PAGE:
What to Know
- New Jersey Gov. Phil Murphy says he will enact a budget sent to him by lawmakers, thereby averting a government shutdown.
- New Jersey's constitution requires a balanced budget be in place by July 1.
- Murphy's decision comes after he spent the week railing against the Democrat-led Legislature for not including several of his key priorities
State parks and beaches will be open for the run-up to the Fourth of July holiday, and there won't be a state government shutdown, Democratic Gov. Phil Murphy said Thursday.
Murphy announced his decision to enact the budget that lawmakers sent him at a news conference at Secaucus' train station. He said he's still reviewing the $38.7 billion plan, but promised to enact it before Sunday's deadline. New Jersey's constitution requires a balanced budget be in place by July 1.
"I cannot and will not subject our residents to the inconveniences they would suffer under a shutdown," Murphy said.
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Murphy's decision comes after he spent the week railing against the Democrat-led Legislature for not including several of his key priorities, like a hike in the income tax on people making over $1 million, more money for community colleges and an increase in gun permit fees.
Despite asking legislators "whose side are you on" for much of the week, the plan they sent him mirrors much of what Murphy proposed in March.
The budget includes a nearly $4 billion public pension payment that Murphy sought, nearly $15 billion for education and an additional $50 million beyond what he sought for New Jersey Transit.
It also deposits $1.4 billion into the surplus.
Murphy said Thursday he hasn't yet taken action on the budget because he's still going through it. He has hinted he could use his line-item veto on some spending, but hasn't specified what.
Lawmakers added some $100 million in additional items to the budget, across a range of programs. Murphy can strip those out, though he cannot add anything into the budget.
Lawmakers have hinted they could try to override any of Murphy's potential line-item vetoes, though it's unclear that there would be enough support for what would be the first override in decades.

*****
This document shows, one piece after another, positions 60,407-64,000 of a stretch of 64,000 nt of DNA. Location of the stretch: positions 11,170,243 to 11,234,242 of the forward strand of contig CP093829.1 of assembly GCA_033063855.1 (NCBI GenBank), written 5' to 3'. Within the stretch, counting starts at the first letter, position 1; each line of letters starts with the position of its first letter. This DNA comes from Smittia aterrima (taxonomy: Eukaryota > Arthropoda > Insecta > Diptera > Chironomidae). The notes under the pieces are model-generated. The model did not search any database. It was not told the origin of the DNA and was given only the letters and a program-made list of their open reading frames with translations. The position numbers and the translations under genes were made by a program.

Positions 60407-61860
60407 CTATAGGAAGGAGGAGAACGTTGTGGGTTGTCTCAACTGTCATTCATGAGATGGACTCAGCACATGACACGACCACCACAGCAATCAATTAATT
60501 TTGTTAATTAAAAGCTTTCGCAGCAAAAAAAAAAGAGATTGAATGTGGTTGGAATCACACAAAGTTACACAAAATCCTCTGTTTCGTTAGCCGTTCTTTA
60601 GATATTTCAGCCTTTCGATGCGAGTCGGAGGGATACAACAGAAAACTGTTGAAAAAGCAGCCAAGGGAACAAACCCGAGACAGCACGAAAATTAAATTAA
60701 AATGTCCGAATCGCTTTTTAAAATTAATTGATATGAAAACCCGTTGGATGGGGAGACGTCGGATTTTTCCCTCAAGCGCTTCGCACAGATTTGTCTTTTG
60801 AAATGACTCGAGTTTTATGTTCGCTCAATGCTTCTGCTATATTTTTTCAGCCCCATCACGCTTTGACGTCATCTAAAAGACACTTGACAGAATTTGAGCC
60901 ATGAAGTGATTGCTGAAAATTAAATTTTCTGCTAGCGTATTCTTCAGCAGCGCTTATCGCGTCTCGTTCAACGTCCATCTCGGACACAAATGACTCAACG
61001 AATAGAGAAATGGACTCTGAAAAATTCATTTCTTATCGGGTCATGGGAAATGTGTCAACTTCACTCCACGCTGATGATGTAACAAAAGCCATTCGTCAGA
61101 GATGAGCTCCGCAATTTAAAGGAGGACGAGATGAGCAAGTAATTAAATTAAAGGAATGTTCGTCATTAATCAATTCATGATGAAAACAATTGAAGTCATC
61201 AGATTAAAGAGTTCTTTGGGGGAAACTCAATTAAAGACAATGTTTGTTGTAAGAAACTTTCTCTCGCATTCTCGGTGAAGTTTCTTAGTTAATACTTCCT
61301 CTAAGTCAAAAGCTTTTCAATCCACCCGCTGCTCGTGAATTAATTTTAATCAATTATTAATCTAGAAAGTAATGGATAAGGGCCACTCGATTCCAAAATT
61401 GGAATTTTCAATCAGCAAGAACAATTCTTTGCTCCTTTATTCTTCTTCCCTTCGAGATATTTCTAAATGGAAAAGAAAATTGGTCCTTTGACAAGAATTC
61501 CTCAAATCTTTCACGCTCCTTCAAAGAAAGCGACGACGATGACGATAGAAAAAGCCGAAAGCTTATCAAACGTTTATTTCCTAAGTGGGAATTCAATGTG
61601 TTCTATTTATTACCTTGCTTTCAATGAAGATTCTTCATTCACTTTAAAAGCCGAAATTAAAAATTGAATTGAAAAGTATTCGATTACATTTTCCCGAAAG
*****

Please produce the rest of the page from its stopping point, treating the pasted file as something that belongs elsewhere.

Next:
Senate President Steve Sweeney said Thursday he wants to wait to see what the governor does before committing to a veto override.
Despite complete Democratic control of state government, this year's budget was contentious, especially over the question of higher taxes for the wealthy.
Murphy campaigned on raising the top marginal rate from 8.97% to 10.75% on incomes over $1 million, and lawmakers voted for such an increase five times under Republican Chris Christie.
They say now, though, that the state's revenues have evened out, and that's reflected in the $1.4 billion surplus.
Sweeney also said Thursday that Murphy's push for higher taxes stemmed from his liberal base and argued that the state isn't as left-leaning as Murphy believes. He took a swipe at Murphy, who before serving as Barack Obama's ambassador to Germany was an executive on Wall Street.
"We're willing to work with him and negotiate with him, but this isn't Goldman Sachs and you don't order people to do things," Sweeney said.
Murphy has said the higher revenue would help insulate the budget in case of any future downturn and enable the state to fulfill its constitutional obligations to finance pensions and education.
The last state government shutdown came in 2017, when Christie and Democratic legislative leaders failed to agree on a budget.
The shutdown ended after photos of Christie sitting on Island Beach State Park with his family emerged. The park was closed because of the shutdown, but the state operates a residence for the governor there. Christie had promised his family a trip to the beachfront home ahead of the Independence Day holiday.
Murphy and lawmakers narrowly avoided a shutdown last year when they reached a deal that raised taxes on those making more than $5 million as well as on corporations.